Temporary architecture often serves as a liberating typology for experimental architecture. Due to its nature as a short-term investment and low financial risk, young architects are often allowed to try out new, albeit low-cost, alternatives to traditional building. Brooklyn-based design firm Snarkitecture’s pop-up retail space for high-end perfumery Odin is an example of what can go right when these experiments work out.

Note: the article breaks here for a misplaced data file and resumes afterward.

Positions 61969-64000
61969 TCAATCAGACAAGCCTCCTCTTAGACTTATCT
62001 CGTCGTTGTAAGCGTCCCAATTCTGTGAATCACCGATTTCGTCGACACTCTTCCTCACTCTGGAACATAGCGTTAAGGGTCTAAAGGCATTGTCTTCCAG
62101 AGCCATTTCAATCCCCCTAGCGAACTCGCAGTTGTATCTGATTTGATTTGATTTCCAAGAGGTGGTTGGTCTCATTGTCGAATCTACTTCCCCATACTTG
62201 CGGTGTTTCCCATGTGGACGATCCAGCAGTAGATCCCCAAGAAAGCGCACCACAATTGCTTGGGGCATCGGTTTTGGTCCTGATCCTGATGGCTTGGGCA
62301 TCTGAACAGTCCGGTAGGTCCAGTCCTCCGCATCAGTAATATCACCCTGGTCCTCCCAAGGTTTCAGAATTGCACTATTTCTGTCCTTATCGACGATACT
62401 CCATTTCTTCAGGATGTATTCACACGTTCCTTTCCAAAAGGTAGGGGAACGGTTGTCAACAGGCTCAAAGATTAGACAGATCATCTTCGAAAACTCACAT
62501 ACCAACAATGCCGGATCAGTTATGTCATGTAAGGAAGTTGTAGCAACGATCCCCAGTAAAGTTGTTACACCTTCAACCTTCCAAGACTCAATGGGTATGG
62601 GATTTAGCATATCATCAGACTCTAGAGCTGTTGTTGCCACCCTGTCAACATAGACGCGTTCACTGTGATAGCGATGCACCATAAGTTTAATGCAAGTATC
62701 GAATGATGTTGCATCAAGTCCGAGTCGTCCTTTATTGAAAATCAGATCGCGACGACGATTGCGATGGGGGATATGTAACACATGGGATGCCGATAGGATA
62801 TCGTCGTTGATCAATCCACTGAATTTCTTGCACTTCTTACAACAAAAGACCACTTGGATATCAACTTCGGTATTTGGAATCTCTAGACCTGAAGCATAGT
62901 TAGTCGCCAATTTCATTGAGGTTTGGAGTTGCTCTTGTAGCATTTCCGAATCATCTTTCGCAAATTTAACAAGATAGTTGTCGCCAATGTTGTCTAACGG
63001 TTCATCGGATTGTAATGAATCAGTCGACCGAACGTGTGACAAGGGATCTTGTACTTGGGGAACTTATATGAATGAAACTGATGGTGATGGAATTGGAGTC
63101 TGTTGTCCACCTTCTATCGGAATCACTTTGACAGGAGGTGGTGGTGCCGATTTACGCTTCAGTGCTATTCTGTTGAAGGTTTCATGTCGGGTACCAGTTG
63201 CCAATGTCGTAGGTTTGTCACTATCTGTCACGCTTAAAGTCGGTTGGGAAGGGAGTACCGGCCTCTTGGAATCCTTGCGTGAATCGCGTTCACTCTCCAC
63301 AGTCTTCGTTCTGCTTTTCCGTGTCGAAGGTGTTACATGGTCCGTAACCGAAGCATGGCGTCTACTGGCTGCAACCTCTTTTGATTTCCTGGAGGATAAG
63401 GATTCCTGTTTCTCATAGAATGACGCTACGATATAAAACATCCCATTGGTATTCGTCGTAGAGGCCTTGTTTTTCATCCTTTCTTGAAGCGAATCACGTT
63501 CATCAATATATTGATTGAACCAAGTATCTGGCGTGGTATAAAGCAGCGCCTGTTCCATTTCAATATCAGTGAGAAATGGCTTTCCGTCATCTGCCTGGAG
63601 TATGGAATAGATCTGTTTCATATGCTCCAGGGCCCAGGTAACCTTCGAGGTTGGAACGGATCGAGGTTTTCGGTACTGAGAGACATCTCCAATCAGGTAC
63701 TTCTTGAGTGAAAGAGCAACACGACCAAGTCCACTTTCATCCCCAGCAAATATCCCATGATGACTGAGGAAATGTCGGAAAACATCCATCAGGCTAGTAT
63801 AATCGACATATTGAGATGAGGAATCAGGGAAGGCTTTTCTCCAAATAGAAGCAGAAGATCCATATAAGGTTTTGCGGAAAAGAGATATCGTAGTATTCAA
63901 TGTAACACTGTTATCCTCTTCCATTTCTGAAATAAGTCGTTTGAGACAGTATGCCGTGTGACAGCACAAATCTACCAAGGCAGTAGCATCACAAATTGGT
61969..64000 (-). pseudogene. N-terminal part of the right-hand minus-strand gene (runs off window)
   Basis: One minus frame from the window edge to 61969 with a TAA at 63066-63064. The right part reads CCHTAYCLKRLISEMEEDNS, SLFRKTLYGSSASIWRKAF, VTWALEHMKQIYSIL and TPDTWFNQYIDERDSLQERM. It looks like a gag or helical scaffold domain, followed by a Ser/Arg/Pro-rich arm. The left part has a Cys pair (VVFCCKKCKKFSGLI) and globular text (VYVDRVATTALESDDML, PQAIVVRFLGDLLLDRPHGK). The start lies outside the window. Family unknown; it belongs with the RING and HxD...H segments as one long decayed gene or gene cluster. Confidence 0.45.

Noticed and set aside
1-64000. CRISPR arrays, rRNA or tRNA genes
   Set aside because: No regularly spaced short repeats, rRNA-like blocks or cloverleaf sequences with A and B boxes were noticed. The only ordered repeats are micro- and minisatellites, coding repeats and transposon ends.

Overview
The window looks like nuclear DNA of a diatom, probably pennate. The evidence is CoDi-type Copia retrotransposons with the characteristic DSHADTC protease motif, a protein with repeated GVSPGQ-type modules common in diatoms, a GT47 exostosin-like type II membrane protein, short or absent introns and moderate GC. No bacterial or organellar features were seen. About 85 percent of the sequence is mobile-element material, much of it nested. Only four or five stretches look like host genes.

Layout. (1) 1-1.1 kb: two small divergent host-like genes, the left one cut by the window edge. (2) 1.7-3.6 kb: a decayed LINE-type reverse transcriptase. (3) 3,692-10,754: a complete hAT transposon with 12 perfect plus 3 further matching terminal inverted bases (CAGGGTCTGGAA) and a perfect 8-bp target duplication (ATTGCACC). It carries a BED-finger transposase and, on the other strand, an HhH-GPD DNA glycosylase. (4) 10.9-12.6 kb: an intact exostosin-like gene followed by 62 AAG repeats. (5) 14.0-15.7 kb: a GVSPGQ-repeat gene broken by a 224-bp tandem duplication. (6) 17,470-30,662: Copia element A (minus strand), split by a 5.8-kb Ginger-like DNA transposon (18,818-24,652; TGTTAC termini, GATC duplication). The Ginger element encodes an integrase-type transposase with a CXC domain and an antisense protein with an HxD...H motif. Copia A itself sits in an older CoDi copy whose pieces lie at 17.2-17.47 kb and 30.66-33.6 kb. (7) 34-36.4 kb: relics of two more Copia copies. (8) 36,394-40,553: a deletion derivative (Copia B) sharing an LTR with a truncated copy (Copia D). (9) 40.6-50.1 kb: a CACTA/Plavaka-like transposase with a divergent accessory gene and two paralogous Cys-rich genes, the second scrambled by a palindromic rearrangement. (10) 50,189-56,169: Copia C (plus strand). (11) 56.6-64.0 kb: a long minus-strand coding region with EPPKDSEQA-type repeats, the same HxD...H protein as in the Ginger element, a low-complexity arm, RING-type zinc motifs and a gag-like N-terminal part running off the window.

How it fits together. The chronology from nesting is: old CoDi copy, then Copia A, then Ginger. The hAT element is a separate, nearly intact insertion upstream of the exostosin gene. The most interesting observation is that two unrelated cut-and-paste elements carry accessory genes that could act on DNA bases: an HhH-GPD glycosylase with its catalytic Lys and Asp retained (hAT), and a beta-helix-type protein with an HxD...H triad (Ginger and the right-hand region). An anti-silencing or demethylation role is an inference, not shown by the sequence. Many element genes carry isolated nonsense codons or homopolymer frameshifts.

For the six-week lifespan of the store in New York’s East Village, the architects created a haunting, white-on-white installation out of over 1,500 small gypsum-cement castings derived from the form of Odin’s signature bottle, a simple glass cube with a cylindrical cap. Snarkitecture wanted their all-white architecture to contrast with Odin’s precious all-black bottles, of which only a few are featured at the store. One flowing planes of the white castings is suspended from the ceiling and is mirrored on the ground plane, supported on white rods. The undulating form will offer patrons a moment of contemplation about the striking spatial effects created by the repetition of a simple object and will also highlight the small black bottles for sale, adrift in the milky sea of cast bottles. The small storefront serves as a backdrop for this installation, and its long proportions highlight the form of the intervention.